Money and drugs may have compelled a teenager to beat Karen Aim to death with a baseball bat, but the parents of the murdered Scottish tourist will never know for sure.
A family friend who yesterday represented Brian and Peggy Aim at a coronial inquest into their 27-year-old daughter's death said her family longed to know why Jahche Te Manawa Kaha Broughton committed the brutal murder.
Broughton, then 14, had been smashing windows at Taupo Nui-a-Tia College in Taupo on January 17, 2009 when he was thought to have seen Miss Aim walk by at some point after 2am.
He followed her to a street corner just metres from her home and struck her on the head with the bat, causing immediate and massive brain injury.
He pulled up her skirt, tore her underpants and left with her handbag, before a police constable found her about 2.34am lying in a pool of blood and unresponsive. She was rushed by ambulance to Taupo Hospital but was declared dead on arrival.
Broughton had 12 days earlier struck Miss Aim's friend and workmate Zara Schofield several times with a rock, inflicting serious brain injuries.
He was in a pattern of nocturnal roaming - using alcohol and cannabis before committing the acts, for which he was sentenced to a minimum non-parole jail term of 12 years, making him one of New Zealand's youngest criminals to receive a life sentence.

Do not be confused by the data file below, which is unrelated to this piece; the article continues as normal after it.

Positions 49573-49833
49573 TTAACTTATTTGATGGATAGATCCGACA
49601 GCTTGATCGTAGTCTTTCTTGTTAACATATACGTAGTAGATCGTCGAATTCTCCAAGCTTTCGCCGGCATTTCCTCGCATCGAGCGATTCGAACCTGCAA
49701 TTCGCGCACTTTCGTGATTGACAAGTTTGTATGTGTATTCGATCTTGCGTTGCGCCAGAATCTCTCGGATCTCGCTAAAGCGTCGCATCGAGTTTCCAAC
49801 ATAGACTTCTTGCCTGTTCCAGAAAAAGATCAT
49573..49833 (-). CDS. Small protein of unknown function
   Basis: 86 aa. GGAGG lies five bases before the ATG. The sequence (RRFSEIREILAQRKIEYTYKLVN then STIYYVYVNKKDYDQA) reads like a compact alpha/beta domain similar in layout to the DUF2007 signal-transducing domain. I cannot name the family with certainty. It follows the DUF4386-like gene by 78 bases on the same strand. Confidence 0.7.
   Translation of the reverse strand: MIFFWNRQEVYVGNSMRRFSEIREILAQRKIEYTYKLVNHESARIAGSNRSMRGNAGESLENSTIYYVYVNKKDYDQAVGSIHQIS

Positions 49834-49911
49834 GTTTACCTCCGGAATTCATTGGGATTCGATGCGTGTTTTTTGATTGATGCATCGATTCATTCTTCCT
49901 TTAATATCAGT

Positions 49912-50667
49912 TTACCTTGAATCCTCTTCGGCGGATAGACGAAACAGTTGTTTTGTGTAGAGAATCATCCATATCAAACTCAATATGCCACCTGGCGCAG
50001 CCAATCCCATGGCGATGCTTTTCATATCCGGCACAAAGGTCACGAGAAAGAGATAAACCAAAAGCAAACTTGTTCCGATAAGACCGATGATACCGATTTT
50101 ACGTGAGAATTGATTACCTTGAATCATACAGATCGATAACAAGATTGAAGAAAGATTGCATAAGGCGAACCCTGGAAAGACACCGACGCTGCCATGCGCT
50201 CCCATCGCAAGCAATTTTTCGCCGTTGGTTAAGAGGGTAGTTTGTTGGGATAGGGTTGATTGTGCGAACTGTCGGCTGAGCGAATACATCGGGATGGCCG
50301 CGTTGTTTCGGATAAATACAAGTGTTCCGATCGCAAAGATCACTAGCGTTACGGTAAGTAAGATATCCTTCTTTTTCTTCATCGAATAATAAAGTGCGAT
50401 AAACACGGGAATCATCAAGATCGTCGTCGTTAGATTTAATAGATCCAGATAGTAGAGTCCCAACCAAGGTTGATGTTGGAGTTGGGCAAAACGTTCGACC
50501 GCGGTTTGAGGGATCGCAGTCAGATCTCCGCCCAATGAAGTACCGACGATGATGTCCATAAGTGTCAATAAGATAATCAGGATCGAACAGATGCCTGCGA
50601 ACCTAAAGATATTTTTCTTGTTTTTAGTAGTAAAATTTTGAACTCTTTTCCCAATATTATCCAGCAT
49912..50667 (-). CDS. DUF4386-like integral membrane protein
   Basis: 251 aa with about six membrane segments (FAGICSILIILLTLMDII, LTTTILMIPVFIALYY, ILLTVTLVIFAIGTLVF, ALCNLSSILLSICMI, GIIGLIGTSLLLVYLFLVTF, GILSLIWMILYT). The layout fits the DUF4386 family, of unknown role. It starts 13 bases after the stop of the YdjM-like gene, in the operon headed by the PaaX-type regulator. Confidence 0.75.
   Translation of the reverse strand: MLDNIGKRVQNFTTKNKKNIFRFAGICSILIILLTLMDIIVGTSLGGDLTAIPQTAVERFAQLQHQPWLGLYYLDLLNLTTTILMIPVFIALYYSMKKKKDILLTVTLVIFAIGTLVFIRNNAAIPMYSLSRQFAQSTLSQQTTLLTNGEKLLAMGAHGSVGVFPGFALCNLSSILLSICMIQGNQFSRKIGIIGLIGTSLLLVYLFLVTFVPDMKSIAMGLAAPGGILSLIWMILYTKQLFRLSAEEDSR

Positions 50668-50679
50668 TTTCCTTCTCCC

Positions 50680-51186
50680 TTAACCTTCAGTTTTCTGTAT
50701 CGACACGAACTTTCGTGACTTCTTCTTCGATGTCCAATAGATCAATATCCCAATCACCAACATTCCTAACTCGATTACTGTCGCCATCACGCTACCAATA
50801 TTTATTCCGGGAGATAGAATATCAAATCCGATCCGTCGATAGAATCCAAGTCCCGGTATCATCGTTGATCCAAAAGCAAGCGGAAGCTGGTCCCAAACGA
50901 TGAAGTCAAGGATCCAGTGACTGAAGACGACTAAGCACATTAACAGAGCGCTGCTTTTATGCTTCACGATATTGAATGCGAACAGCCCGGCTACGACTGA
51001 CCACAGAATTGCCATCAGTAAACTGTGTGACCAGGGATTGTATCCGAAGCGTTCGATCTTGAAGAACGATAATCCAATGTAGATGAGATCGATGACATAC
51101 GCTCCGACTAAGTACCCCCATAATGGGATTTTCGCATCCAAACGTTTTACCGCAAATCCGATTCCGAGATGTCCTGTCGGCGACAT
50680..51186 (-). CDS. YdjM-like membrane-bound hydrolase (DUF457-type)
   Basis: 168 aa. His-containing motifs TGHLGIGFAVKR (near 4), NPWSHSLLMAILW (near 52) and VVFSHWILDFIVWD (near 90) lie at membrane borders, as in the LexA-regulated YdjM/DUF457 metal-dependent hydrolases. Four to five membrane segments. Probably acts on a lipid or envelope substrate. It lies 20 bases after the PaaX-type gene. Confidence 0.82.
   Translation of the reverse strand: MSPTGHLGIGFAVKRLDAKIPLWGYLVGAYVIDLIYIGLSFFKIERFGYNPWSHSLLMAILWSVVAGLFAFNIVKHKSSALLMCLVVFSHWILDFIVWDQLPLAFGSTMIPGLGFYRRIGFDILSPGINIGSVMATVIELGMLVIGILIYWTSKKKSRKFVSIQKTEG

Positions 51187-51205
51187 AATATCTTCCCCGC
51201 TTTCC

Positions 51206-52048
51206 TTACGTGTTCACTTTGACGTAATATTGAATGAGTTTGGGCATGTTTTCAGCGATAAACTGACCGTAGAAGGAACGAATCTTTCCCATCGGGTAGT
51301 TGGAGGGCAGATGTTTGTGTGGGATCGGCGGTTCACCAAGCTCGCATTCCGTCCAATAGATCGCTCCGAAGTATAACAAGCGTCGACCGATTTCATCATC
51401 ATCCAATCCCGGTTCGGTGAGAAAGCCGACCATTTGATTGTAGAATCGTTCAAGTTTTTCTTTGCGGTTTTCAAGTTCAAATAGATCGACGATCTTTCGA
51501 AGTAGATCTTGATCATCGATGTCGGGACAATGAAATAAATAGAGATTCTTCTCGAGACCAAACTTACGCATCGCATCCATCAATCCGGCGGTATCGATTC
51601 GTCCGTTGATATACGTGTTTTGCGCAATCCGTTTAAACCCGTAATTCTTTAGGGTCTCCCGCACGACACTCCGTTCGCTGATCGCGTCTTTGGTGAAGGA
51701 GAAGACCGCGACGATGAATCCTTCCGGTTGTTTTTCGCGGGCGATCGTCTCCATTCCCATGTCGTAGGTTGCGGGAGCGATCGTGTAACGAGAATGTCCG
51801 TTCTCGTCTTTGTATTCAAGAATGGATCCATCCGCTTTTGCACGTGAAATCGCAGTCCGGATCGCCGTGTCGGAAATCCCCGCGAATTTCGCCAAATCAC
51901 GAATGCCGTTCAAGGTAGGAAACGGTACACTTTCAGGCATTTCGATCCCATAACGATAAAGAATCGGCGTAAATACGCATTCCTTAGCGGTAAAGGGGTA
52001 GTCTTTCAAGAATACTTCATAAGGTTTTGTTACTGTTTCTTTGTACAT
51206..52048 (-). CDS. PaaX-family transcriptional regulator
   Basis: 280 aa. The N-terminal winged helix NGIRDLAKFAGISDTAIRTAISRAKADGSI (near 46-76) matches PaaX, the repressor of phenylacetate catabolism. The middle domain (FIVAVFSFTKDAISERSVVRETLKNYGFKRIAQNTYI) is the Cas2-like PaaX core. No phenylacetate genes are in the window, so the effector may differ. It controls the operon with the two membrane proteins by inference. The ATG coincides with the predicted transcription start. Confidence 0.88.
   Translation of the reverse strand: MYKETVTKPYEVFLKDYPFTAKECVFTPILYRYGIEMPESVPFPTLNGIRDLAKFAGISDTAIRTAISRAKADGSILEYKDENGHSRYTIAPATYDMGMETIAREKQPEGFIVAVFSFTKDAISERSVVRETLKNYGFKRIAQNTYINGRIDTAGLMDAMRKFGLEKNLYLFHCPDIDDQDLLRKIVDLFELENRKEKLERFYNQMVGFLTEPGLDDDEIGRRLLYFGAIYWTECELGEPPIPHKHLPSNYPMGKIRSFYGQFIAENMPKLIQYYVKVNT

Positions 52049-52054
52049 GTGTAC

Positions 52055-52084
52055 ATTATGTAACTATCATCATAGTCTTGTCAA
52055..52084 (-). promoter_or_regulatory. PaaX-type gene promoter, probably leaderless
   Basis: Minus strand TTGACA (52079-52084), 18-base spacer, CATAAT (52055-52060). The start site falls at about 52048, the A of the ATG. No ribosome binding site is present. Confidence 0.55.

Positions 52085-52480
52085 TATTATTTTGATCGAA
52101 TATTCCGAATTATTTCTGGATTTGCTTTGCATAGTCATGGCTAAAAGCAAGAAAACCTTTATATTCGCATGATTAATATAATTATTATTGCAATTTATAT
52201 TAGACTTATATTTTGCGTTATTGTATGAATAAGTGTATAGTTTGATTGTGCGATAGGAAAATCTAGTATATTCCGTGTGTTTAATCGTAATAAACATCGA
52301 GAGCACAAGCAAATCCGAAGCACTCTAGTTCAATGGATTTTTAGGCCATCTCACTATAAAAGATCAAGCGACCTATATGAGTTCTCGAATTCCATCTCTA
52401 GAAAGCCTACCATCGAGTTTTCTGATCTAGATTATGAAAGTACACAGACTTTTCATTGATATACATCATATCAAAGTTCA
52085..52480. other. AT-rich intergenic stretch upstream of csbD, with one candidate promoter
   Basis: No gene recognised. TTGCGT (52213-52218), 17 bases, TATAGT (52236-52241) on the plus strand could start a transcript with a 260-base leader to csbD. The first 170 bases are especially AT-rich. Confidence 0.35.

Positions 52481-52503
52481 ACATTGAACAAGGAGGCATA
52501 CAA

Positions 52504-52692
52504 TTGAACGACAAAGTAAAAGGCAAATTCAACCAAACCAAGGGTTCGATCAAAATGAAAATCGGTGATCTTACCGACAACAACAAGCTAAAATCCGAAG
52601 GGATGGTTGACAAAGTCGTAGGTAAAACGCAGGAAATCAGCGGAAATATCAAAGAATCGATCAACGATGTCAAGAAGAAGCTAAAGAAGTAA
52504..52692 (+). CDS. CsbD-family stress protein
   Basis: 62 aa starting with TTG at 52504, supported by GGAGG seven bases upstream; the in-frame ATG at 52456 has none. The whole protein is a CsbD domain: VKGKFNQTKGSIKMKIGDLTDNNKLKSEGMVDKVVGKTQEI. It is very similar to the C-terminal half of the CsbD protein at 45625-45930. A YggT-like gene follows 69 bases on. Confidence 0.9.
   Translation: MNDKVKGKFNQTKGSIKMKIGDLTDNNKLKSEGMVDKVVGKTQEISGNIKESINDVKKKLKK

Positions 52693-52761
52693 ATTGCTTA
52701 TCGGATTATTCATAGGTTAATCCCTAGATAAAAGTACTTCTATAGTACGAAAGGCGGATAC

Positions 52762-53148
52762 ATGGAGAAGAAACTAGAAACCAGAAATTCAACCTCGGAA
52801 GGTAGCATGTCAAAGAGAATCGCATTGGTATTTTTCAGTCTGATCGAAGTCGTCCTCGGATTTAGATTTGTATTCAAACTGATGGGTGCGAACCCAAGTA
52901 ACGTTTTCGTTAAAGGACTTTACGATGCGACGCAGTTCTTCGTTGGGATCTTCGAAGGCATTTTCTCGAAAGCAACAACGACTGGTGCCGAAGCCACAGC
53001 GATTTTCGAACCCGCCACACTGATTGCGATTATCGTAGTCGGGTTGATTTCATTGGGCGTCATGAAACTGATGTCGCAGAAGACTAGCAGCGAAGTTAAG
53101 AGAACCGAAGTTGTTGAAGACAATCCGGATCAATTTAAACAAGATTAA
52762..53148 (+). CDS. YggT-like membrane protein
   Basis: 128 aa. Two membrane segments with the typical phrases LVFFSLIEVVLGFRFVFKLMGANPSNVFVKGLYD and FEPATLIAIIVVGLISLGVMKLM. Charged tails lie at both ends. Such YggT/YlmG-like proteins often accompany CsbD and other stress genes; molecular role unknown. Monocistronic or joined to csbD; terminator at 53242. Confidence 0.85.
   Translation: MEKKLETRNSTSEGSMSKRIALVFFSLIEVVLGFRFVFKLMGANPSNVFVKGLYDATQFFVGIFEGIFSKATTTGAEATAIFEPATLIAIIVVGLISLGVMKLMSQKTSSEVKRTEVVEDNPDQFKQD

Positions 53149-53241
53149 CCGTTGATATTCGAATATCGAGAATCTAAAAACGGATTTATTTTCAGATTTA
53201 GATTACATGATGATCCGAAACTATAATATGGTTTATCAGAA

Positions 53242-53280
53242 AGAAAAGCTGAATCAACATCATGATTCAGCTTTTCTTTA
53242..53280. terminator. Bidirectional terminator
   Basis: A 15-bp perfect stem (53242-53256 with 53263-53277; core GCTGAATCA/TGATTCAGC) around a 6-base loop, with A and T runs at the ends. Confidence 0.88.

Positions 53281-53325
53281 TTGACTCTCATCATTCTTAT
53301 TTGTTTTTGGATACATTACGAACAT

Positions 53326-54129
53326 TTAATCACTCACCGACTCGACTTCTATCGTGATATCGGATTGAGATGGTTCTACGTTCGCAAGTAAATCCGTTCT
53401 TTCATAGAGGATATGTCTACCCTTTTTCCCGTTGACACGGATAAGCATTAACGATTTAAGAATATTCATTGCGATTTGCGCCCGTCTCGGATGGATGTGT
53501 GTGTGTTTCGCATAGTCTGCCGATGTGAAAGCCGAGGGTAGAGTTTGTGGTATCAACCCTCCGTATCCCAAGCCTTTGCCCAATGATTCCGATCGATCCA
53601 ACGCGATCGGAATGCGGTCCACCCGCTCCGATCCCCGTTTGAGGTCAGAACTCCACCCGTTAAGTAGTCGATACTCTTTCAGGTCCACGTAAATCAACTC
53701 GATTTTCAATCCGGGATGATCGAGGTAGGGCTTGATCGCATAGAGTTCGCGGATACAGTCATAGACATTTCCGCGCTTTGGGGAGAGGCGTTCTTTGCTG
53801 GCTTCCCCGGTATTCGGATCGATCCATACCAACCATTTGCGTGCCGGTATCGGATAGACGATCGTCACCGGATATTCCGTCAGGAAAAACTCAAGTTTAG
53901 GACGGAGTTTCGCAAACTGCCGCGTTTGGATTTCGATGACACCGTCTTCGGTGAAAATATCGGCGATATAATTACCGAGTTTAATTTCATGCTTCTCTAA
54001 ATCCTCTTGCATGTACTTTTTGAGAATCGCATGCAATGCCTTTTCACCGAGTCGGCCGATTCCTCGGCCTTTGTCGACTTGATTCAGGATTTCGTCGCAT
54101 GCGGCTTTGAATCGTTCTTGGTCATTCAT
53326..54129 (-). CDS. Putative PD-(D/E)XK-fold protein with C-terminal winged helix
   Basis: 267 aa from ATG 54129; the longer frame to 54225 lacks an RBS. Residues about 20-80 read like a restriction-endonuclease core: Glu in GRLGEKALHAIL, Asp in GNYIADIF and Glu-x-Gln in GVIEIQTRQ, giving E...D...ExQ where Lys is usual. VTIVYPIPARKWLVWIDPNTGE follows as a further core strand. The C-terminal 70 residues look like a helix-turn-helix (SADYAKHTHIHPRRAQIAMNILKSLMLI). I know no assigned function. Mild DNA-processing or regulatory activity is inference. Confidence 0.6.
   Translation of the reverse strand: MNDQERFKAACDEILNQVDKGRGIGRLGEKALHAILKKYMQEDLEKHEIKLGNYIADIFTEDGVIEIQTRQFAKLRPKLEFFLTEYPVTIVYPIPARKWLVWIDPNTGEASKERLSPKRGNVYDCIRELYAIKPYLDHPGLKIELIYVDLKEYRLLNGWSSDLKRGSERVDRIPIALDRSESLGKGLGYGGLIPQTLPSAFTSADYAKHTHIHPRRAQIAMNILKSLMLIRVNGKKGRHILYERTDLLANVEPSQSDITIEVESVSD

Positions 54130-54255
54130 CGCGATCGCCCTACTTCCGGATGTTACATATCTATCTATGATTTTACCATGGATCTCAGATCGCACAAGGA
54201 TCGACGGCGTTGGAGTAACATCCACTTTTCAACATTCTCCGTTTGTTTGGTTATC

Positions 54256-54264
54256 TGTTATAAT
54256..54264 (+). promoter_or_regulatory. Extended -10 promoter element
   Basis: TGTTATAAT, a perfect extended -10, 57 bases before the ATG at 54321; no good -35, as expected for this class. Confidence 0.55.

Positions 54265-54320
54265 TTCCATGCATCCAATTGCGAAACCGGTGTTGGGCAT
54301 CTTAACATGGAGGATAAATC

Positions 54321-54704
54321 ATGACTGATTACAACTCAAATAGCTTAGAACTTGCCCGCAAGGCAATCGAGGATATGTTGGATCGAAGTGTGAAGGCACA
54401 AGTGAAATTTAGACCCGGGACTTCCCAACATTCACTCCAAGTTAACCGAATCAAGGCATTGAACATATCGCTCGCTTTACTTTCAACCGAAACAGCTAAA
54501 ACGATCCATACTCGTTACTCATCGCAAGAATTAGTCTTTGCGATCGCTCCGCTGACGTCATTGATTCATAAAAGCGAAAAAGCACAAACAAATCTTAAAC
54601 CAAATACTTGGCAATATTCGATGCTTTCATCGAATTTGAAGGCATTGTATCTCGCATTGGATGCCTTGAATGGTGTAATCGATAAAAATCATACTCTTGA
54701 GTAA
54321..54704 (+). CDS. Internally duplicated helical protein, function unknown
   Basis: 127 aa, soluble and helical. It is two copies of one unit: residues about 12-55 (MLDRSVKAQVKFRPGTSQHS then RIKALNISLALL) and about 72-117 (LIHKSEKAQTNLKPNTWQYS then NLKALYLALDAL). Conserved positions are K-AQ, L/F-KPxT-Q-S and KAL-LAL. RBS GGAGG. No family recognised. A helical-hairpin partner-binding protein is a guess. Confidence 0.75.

Taupo CIB detective sergeant Anthony Manunui, who was second in charge of the investigation, yesterday could not tell Coroner Dr Wallace Bain whether Broughton was under the influence of drugs and alcohol.
"The reason I ask, of course, is that no rational, normal person could possibly have done that to Karen Aim, you would think, without being away with the fairies on something," Dr Bain said.
Mr Manunui replied: "I don't know whether he was on drugs prior to that incident ... I'm not sure what he was thinking during that incident."
He could not confirm whether Broughton had killed Miss Aim for money and drugs, as the boy's aunt earlier told Mr Aim.
Dr Bain said he had seen other cases involving unsupervised youth in Taupo, but Mr Manunui said he did not feel Taupo was "any worse or any better than a lot of towns in that respect".
After the inquest, Mr Manunui told the Herald the murder was one of the worst cases the town had seen.
"It certainly was difficult and with a tourist here in Taupo ... the circumstances were horrible."
But a family representative said Miss Aim's parents did not hold any grudge against Taupo or New Zealand.
"They've lost their only daughter and it's going to affect them for the rest of their lives, but it's their strong Christian faith which is getting them through, and they're all trying to get on with their lives," he said.
"They would have liked to know what the motive was - but I don't think they are going to find that out."
Dr Bain said the murder was shocking and blamed a lack of parental supervision. He will release his findings next month.